From Kdg to 9th grade...

Discussion in 'Secondary Education' started by JSIJ, Jun 24, 2012.

  1. JSIJ

    JSIJ Rookie

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    Jun 24, 2012

    I have taught Kindergarten for the past 8 years (this year was actually a Kdg/1st split). Our district is in trouble financially, so they have had several furloughs. I was to be furloughed this year, but I was able to add secondary English to my certificate. This allowed me to "bump" a less senior teacher. I will now be teaching 9th and 10th grade English, both academic and general. I have not been in a high school classroom since I was in high school! I have been looking at the teacher manuals - OH MY! I have so much to learn.
     
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  3. JustMe

    JustMe Virtuoso

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    Jun 24, 2012

    Wow...what a jump! Best wishes! :)
     
  4. Tasha

    Tasha Phenom

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    Jun 24, 2012

    Hi, I think I know you ;) Welcome to the board, I am sure someone can help you get started!
     
  5. JSIJ

    JSIJ Rookie

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    Jun 24, 2012

    I think you do, too!
     
  6. mopar

    mopar Multitudinous

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    Jun 26, 2012

    Welcome! That is a large jump, but you'll figure it out!
     
  7. Silmarienne

    Silmarienne Cohort

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    Jul 1, 2012

    After 5 years in Kdg I'm also moving to HS.... teaching Bible. I'm spending the summer re-writing the lesson plans which were a shambles, and I like things to be organized. I look forward to the challenge and also wonder what have I done!!! :)
     
  8. Aliceacc

    Aliceacc Multitudinous

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    Jul 1, 2012

    You're going to love teaching high school!!!! The kids are so much fun. Once you set the tone in your classroom and get their respect, you'll have it forever.

    Can we assume that you have a copy of the syllabus? And that, if there's any summer reading, you've already started it? After that, get started on any novels you'll have the kids read this year. The quickest way to lose the respect of your kids is not to know your stuff. They will have read the Cliff notes; you need to know the stuff that's NOT In the cliff notes or the movie. Know how they're being tested on that summer reading, and when, and whether there's already a test in place or whether you're expected to make one up. (If it's the latter, then please make up multiple versions, switching the order of the questions. Other wise, you can assume that kids will come in knowing "a,a,b,d,c...." before they even see the questions.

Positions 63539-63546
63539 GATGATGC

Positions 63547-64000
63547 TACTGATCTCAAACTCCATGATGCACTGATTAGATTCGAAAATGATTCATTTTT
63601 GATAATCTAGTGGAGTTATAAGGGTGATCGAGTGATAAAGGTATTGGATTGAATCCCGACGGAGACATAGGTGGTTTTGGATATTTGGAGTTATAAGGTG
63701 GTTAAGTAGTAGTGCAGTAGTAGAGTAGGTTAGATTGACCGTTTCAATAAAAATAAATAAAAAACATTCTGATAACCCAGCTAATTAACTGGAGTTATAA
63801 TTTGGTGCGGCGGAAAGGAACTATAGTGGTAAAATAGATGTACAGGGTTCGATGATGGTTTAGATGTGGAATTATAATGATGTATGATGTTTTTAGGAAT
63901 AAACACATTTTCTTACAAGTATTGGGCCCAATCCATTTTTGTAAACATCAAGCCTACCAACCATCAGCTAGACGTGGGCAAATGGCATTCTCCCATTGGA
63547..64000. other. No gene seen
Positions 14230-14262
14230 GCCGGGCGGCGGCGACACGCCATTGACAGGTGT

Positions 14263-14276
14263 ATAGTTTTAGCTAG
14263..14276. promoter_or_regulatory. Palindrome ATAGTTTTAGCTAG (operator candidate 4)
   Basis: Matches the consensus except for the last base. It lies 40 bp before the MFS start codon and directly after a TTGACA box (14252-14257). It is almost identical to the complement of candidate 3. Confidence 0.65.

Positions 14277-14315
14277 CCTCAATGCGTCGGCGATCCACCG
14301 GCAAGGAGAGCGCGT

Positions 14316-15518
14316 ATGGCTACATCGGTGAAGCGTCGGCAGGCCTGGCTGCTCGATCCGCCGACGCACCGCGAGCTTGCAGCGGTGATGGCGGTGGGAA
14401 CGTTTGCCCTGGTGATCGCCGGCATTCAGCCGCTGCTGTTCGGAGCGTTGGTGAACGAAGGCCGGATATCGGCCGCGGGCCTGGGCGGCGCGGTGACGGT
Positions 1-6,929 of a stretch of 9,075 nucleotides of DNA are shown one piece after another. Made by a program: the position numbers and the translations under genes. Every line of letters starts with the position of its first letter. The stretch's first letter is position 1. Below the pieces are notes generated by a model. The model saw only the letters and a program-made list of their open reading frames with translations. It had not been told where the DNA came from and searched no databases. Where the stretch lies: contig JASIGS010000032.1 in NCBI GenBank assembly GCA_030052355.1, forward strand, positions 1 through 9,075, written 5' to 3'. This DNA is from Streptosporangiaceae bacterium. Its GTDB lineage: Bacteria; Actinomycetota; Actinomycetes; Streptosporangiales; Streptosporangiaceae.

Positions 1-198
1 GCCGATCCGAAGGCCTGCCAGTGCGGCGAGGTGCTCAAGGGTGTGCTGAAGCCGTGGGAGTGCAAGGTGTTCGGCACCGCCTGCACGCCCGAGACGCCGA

You'll also need to figure out how to allocate time for the different parts of English-- grammar, literature, vocab, spelling, writing, speaking. I know that in my school, and in my husband's, grammar is HUGE for the 9th graders. You may want to speak to your department chair this summer for ideas there, or perhaps your syllabus does that for you.
     
  9. platypusok

    platypusok Companion

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    Jul 1, 2012

    I love the freshmen (and sophomores). The other high school English teacher would rather stick with juniors and seniors and never have to deal with freshmen and sophomores. Luckily, I'm just the opposite.

    As previous posters have stated, know the literature you are reading in class inside and out.

    My biggest issue is structuring the time to get reading, writing, vocab and grammar all covered sufficiently.

    The past five years or so, grammar has taken a backseat in the high school because it's not really tested on the end of the year test (there are about 5 questions out of 75). I've been trying to hit grammar and usage pretty hard but I think vocab suffered last year.

    1. Know your stuff

    2. structure your time

    3. Have a sense of humor

    4. Let things go. No one can do stupid better than a freshman (except maybe a seventh grader).

    5. If you can, go to things: basketball games, band concerts, community theater productions that the kids are involved in.

    6. They aren't always going to have paper and pencils. Decide now if this is a battle you really want to fight. I have a stack of notebooks and unopened paper packages from the lockers at the end of the year that the kids just leave. They use that. I stock my pencil cup with pencils once every nine weeks and whatever I find on the floor I put it in there.


    7. For a bellringer, I had a question (or sometimes a picture or quotation) and all they had to do was write a couple of paragraphs each day. I try to comment on them each week. You learn a lot about the kids this way. Some things they would never tell you, they have no trouble writing it down.


    **Six-Word Memoirs was one of the more popular assignments in my English classes last year. Smithmag.net and smithteen.com have them. There are also a couple of books: Not Quite What I was Planning and I Can't Keep My Own Secrets. And Youtube has some cool videos up. You only get six words to tell your life story. I typed them up, made them all colorful and pretty and posted them anonymously by class (class of 2014 and class of 2015). The kids loved the assignment.
     
  10. Mathemagician

    Mathemagician Groupie

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    Jul 1, 2012

    You son-of-a-gun! I'm the less senior teacher being bumped by a K teacher!
    :down:


















    JK JK...enjoy the move!
    Do consider apologizing to the teacher you are bumping though!
     

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